Seems she found a huge one: Chip Johnson reports:
The trouble began in 2006 when Brown completed a reconciliation of more than 100 city bank accounts, a task she alleges had not been performed since 1999 - and what she found was extremely troubling.
In her review, she discovered the city's cash balance was overstated by $172 million and 77 of 111 city accounts showed negative fund balances. By her estimates, all that was left in city coffers were bond funds, whose use is restricted by state law.
When she raised concerns with her superiors, the suit claims, she was told that City Administrator Deborah Edgerly had devised a 10-year repayment plan to cover a half-dozen negative fund balances. Brown claims she also discovered the city had commingled bond funds with various city general business funds, which also constitutes a serious violation of a public employee's fiduciary responsibilities.
Edgerly denied Brown's version of the accounts and said the lawsuit is without merit, said Karen Boyd, a spokeswoman in the city administrator's office. Boyd pointed to the outstanding credit rating the city recently received from both Moody's and Standard & Poor's, two of the nation's largest bond-rating concerns.
Now, I have to tell you the matter of the "outstanding credit rating" is in itself political.
I know because I've attended meetings of the City Staff, elected officials, and bond counsel for the City of Oakland and for the rating agencies. I did this while I was employed by Elihu Harris as Economic Advisor between 1995 and 1999. The meetings with the rating agencies are seldom contentious. Indeed, they're quite nice conversations. The rating agency wants to see that the City pays its bills. It's not in the habit of down-grading the organization for "creative financing" techniques. How do you think Vallejo could emerge from bankruptcy in 2004, and then get an "A" credit rating in 2005, then fall into the state of filing another Chapter 9 this year?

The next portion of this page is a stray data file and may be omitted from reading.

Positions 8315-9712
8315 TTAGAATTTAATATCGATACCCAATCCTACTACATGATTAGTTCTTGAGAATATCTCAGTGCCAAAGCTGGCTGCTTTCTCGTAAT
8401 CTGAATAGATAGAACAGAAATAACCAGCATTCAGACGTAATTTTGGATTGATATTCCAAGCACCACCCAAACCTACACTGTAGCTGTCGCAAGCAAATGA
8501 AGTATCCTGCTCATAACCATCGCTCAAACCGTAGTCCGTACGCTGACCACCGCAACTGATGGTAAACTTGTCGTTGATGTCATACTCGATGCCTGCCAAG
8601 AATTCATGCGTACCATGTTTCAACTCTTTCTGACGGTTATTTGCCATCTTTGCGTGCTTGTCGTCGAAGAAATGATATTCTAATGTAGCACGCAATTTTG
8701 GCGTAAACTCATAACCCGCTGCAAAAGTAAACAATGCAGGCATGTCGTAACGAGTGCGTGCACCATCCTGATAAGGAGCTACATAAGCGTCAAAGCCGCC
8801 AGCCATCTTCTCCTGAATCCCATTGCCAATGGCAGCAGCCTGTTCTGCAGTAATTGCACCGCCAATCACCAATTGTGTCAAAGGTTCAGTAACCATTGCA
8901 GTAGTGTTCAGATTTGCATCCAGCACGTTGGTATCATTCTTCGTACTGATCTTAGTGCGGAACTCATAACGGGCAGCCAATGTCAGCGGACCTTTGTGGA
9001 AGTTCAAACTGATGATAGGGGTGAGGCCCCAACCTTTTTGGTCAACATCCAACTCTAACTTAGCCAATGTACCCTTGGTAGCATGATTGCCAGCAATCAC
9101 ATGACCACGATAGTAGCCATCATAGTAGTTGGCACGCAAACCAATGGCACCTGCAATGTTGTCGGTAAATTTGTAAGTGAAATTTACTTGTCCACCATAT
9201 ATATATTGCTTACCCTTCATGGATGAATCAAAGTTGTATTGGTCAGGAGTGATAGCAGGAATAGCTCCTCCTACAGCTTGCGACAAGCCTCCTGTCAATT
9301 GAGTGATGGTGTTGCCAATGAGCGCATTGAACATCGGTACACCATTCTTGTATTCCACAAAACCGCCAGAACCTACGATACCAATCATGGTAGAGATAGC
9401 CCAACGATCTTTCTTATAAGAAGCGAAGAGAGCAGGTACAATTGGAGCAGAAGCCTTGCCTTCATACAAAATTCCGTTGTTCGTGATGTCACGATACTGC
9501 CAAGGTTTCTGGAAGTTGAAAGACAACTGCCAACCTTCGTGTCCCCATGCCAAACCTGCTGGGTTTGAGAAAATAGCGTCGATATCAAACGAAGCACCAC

The rating agencies aren't into doing projections and they don't want to throw your city under the bus. Why? Because it's in their best interest to have a good relationship with issuers, like the City of Oakland. They make money from issue volume, so they want more and more bonds.
So Karen Boyd's statement about Oakland's good credit rating is just that: a statement.
If what Chip wrote is true, Oakland's in some trouble. I discovered and wrote about this while in the process of trying to determine a pattern of media coverage of Deborah Edgerly as CAO. I was all set to report sexism and racism in the media, and got this story instead, and not much of the other view that I expected to see.
While I do like and stand by Miss E, she's got to give me more good material to find and report. Otherwise, I've got to step back.
I think it's time the City had an overall review of how it is ran, from the City Charter to the Oakland / Alameda County Coliseum. It's time for another "Oakland Sharing The Vision", only this one with more bite.
What's "Oakland Sharing The Vision"?